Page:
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Financially-stressed home builder Metricon has struck a new financing deal that will see a huge injection of fresh funding from its key lender the Commonwealth Bank and $30 million in cash from its shareholders to shore up its balance sheet.
The funding deal likely extinguishes any need for additional funding, though the group’s external advisers led by former PwC boss and current Carlton Football Club president Luke Sayers had pursued new lines of funding via a convertible note.
The fresh support came as NSW Premier Dominic Perrottet on Friday indicated his government would consider a bailout for the company if necessary.
Metricon’s head office in Mount Waverley. Credit:Joe Armao
The company also announced its long-term banking partner – the CBA – had on Friday approved an 100 per cent increase in Metricon’s existing working capital facility.
The sudden death of Metricon co-founder and chief executive Mario Biasin’s last week and a meeting with Victorian Treasurer Tim Pallas sparked rumours the group was in dire financial straits and was losing the support of Commonwealth Bank.
The group’s acting chief executive Peter Langfelder hit back telling a press conference last week that the business was in good shape and said it was paying all of its subcontractors on time.
On Friday he welcomed the support from the group’s shareholders and its banker CBA.
“This significant injection of capital by the owners demonstrates to our customers, employees, sub-contractors and suppliers our confidence in the viability, profitability and future of the Metricon business.
“We are so appreciative of the bank’s support – which demonstrates its confidence in our future,” he added.
According to sources familiar with Metricon’s business activities, Biasin engaged Sayers’ business Sayers Group weeks before his sudden death to consider ways to future-proof the business and to provide more headroom for the business.
As part of Sayers Group’s work, a small number of financing organisations, including special situation lenders, were briefed under non-disclosure agreements in recent weeks about a range of options to position Metricon for future growth and to ensure it has enough breathing room in case the economic outlook for the industry worsened. Those discussions were paused following Biasin’s death.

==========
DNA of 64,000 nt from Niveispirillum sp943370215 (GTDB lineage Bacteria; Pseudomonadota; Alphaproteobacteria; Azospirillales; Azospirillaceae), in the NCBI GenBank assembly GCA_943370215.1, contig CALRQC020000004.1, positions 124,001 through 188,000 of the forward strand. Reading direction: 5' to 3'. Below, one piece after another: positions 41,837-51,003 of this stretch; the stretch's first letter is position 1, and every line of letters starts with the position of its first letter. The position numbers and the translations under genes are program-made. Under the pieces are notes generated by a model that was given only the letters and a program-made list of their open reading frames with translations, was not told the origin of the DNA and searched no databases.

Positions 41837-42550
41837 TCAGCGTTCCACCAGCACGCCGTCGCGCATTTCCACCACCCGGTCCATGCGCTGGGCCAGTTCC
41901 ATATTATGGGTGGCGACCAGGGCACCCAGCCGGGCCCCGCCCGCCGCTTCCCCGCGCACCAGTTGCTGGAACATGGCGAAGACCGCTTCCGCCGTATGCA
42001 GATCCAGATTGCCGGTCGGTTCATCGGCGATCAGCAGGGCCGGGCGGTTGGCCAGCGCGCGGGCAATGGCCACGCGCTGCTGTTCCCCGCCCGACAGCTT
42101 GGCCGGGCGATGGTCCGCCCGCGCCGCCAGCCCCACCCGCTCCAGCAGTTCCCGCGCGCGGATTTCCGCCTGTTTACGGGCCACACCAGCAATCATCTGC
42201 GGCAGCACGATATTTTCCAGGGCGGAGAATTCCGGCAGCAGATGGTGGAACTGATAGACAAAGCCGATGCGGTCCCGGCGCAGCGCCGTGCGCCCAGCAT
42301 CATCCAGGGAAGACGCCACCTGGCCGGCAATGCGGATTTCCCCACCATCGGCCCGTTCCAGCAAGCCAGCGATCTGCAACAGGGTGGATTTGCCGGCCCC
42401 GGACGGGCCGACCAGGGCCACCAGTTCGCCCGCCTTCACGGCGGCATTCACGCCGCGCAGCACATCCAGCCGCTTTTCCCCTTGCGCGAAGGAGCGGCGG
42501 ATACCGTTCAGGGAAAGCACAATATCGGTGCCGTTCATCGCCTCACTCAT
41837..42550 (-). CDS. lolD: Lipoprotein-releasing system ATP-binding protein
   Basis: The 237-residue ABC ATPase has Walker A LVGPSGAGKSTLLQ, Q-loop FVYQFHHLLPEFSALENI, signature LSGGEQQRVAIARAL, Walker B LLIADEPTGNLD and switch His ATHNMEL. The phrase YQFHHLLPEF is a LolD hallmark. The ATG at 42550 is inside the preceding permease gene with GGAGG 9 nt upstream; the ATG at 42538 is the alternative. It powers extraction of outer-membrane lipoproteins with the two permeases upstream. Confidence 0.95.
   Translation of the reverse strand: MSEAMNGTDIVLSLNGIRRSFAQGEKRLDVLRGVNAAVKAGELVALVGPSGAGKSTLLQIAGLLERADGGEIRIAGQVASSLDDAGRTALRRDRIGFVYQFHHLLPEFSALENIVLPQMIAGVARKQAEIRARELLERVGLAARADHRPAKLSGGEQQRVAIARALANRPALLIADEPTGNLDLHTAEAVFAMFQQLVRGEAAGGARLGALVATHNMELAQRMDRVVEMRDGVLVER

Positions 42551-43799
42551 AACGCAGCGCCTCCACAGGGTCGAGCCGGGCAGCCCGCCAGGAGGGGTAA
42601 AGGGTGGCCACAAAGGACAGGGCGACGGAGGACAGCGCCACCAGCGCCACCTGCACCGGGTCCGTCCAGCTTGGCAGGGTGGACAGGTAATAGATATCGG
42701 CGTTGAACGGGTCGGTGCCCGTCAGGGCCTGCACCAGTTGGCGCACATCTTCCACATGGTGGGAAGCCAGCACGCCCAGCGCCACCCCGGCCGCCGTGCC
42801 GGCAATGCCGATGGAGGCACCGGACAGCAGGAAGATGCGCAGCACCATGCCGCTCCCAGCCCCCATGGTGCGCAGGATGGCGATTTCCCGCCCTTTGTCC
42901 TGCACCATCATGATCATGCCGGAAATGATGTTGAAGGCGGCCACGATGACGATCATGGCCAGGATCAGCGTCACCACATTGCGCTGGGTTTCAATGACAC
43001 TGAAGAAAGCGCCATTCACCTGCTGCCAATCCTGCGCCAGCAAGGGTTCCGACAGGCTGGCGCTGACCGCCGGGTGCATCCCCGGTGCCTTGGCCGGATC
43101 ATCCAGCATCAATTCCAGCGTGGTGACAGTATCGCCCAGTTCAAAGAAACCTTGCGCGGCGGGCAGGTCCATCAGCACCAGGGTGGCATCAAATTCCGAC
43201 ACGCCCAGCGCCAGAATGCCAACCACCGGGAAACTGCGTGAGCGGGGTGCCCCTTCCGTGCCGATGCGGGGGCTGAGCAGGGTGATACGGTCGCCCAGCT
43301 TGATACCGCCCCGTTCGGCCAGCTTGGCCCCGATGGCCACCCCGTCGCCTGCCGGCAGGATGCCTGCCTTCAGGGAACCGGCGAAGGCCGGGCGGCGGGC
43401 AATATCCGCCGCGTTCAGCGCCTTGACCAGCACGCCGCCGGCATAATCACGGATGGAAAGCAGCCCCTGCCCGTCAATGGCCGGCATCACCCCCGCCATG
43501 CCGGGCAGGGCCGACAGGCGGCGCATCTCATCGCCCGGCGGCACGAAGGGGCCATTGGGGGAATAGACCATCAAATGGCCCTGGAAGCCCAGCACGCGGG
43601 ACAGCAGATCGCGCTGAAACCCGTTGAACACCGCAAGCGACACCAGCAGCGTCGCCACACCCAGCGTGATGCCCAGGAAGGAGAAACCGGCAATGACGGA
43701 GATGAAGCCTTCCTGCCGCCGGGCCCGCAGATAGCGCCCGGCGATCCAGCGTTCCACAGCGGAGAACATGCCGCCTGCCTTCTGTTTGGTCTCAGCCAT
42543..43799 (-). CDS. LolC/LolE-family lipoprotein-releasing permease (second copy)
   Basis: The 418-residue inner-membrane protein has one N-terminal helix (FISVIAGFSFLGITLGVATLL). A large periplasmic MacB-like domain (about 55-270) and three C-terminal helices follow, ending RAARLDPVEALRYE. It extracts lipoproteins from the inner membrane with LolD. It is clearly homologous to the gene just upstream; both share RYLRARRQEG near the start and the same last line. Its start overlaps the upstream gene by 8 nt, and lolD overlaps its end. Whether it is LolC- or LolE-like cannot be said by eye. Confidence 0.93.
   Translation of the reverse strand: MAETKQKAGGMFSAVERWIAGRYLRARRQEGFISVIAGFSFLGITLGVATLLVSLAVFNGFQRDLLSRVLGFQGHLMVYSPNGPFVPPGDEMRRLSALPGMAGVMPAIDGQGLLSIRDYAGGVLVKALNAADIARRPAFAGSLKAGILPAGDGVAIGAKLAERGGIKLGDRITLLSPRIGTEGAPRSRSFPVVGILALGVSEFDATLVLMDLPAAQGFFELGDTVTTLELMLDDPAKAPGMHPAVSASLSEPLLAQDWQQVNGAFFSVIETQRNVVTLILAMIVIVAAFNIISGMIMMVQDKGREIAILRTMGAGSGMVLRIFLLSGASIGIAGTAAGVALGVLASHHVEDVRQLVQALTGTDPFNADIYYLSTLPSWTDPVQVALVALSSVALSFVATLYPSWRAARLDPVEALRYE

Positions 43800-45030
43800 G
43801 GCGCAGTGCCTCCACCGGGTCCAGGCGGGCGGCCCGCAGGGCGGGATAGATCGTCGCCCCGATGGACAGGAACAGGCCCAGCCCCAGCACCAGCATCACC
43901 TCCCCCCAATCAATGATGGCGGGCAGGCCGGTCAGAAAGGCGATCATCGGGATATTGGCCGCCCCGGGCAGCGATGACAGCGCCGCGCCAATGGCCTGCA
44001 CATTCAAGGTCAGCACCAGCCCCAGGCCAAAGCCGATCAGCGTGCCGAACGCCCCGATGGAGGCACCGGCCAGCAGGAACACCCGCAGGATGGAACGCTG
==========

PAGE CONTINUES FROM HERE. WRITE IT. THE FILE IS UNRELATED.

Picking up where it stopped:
Premier Perrottet said Fair Trading NSW and the state’s building commission were working together to determine the extent of the challenge facing the home builder. “There is no doubt the construction industry has been doing it incredibly tough over these last few months, particularly with the weather that we’ve had across Sydney and regional New South Wales.
“So we’ve been engaging very closely with the construction sector, particularly those smaller construction companies who I think some of these challenges are more pressing [for]. And we’ll work through those issues, but I don’t want to preempt that because we’re trying to, at the moment, attain and have a greater appreciation of the extent of the challenge that Metricon and others are facing.”
A spokesman for the Victorian government said it understood the impact that supply issues and cost increases were having on builders and those builders’ residential clients and it would continue to work with the industry to address those challenges.
With Jackson Graham
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